False Justice (MM)


Heat Rating: Sizzling
Word Count: 77,124
0 Ratings (0.0)

Jimmy McSwain has to meet a man named Alexander Cort, a real-estate agent with a story to tell about an old set of friends, dating back to his childhood in Hell’s Kitchen. The friends called themselves the Four Kitcheneers, bonding together over their own ambitions and memories. On graduation night, one of the four disappeared and the other three engaged in a cover-up. Or maybe not.

The question of what happened to Silas Clayton lingers fourteen years later. As Jimmy begins his investigation of what happened that fateful night, he also tries to put the final nail in the casket of his previous case, one that ended with Captain Francis X. Frisano arresting him for killing Mr. Wu-Tin.

These pieces comprise a puzzle Jimmy just can’t seem to solve. Until two bodies are found at the construction site across the avenue from where he grew up. Suddenly Hell’s Kitchen’s shadows are being exposed to a blinding sun of truth.

False Justice (MM)
0 Ratings (0.0)

False Justice (MM)


Heat Rating: Sizzling
Word Count: 77,124
0 Ratings (0.0)
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Cover Art by Written Ink Designs

“Mr. Cort, I presume.”

“Alexander. Alex.”

“Which do you prefer?”

“Alexander for business, Alex when it’s less formal.”

That didn’t answer Jimmy’s question. Still, he accepted the offer to enter the apartment. It was tastefully decorated, Jimmy wondering if Alex had done it or paid for it. Didn’t feel like pre-judging this man. The ceilings were high, envious by New York standards, and in the distance of the expansive room he noticed another staircase which no doubt led to the bedroom area, perhaps other rooms, too.

“Nice place,” Jimmy said.

“Thanks. It’s a lot of space but I earned it.”

“What’s the story with the apartment downstairs?”

“Being renovated, it will soon be on offer. Interested?”

“Once my Mega-Millions comes in.”

Alex actually laughed. It was good to know the guy had a sense of humor. Because from all accounts he was business-centric. Uptight.

“Have a seat on the sofa, Jimmy -- you prefer that, or are you the kind of PI that likes to use his last name?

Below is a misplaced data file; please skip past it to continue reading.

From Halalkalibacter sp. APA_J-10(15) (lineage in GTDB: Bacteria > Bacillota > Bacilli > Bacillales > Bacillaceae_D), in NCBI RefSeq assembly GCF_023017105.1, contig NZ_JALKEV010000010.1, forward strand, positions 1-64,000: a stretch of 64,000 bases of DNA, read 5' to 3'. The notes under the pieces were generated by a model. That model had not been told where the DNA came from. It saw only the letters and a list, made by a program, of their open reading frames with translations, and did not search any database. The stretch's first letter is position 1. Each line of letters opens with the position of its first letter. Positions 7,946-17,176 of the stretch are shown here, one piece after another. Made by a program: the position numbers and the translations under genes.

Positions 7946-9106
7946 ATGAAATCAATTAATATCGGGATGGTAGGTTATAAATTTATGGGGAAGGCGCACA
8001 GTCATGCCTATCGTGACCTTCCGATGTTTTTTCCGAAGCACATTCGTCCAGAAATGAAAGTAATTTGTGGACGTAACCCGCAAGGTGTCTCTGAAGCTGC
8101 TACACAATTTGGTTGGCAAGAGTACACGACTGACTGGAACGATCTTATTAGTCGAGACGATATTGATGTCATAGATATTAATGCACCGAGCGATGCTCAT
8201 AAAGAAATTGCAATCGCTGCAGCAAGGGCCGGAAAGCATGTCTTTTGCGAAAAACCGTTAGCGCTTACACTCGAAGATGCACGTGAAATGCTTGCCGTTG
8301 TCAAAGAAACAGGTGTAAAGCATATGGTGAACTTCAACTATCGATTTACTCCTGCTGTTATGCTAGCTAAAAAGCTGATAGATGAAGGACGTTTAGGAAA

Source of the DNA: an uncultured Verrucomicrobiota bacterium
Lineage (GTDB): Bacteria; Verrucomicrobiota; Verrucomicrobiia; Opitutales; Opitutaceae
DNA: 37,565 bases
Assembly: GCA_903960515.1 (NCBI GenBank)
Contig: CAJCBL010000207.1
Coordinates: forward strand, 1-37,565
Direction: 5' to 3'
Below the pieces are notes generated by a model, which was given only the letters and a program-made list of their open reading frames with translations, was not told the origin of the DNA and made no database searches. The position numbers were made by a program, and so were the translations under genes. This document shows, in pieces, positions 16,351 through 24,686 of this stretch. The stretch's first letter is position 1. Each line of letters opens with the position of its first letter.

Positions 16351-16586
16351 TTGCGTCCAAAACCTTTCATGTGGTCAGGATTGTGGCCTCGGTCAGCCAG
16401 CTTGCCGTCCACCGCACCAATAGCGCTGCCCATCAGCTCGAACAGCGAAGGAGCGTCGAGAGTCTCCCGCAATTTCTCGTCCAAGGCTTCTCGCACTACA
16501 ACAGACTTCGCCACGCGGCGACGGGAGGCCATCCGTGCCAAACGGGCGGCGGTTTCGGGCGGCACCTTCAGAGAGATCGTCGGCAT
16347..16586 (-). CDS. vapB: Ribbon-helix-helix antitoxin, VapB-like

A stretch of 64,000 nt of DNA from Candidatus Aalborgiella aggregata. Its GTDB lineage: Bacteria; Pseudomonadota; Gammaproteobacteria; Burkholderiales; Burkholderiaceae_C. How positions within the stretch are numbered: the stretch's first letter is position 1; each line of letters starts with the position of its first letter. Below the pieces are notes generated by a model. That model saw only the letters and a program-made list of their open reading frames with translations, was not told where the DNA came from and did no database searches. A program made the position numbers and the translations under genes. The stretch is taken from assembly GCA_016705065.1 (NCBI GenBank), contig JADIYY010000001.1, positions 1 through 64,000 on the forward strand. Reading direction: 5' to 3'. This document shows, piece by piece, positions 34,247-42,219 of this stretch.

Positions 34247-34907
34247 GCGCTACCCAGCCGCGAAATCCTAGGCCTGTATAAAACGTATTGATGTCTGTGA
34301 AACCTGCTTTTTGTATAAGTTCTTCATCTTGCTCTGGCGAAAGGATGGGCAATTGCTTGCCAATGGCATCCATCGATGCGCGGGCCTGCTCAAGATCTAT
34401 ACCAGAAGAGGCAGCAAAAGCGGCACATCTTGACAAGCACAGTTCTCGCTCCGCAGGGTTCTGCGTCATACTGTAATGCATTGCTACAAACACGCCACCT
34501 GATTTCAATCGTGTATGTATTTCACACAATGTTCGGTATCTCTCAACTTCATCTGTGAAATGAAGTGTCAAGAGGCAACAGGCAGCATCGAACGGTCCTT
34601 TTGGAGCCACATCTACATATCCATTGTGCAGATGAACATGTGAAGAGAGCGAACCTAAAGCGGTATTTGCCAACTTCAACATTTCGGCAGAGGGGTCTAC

“I leave that to the movies. Jimmy is fine.”

“Settled. I hope you’ll join me in a glass of wine. I’ve just opened a bottle to allow it to breathe.”

“Probably shouldn’t,” Jimmy said, settling into the sofa cushions of a beige, plush sofa.

“I’d offer you a beer, but I don’t keep it in the apartment. Come on, I hate to drink alone.”

But probably did. Jimmy agreed, getting a head nod from his host. Reason he gave in, and probably why Alex had offered, was a chance for the two of them to grab an early assessment of the situation and of each other For Jimmy, Alex seemed to be trying too hard. Putting on airs, needing air more than did the wine. Again, came the idea that Alex’s name might be an alias. But in terms of his physical nature, he was about six feet tall, fit, a slight tan and possessed good teeth, like he’d paid a fortune to put his best smile forward. As though this Alex had worked hard to erase the person he’d once been ...

And then it hit him. A chill ran through his spine. Wait a minute, he knew this man. Rather, who he’d once been. Just as he’d suspected, Alexander Cort was a fabrication. His mind raced, but then it had to slow down as Alex and two glasses of wine entered the living room. He set them down on wooden coasters, then took up on a chair that sat kitty corner to the sofa. He unbuttoned his jacket, then reached for his full glass. Jimmy did the same, and the two drank without a toast. Unlike his mother’s earlier but had they it would have been a toast to the past.

“It’s good,” Jimmy offered.

“I don’t get all those pretentious about wines. I leave that to my wine guy down the street. He knows what I like and doesn’t try and push the really pricey stuff on me -- despite my address. But I do enjoy a glass -- mostly red -- when I arrive home from work.”

“And what is your line of work?”

“Real estate. Both commercial and residential.”

“Like the apartment downstairs.” Not a question.

“I own it, so I can control who I rent to.”

“Why not just take over all the floors?”

“Selling it will be a good investment. Tax deductions, that stuff. I leave that to the lawyers and accountants.”

Seems like Alex left a lot for others to do for him. Jimmy set the glass of wine down.

“Let me guess, it’s time to get down to business,” Alex said.

“Thought occurred to me.”

“Is there anything you’d like to ask me?”

Jimmy knew that was a test, or perhaps a tease. He did have a question; make it two.

“Let’s start with why you called me. This notion that you may have killed someone.”

“Yes, it was rather melodramatic.”

“And an odd combination of words. Maybe and killed rarely go together.”

“Interesting insight. I guess you learn a lot about human nature in your job.”

“The mind is always churning. A detective figures things out even before he gets any info on the case.”

“What’s your other question?”

“Changed my mind. I have many. I’ll wait until you tell me your tale. I am intrigued.”

“I’ll get into that. But I can see it in your eyes, you have one more initial query for me.”

“Yeah, sure. Since when did you start speaking such fancy words query instead of question. Not exactly the vocabulary level taught at P.S. 47. You know where that is, Hell’s Kitchen, not far by its number of streets, but way different in lifestyle, and in real estate from here. So, okay, Mr. Alexander Cort, correct me if I’m wrong, but I believe I knew you once named Allan McCourt. Was it 46th Street? Or 47th?”

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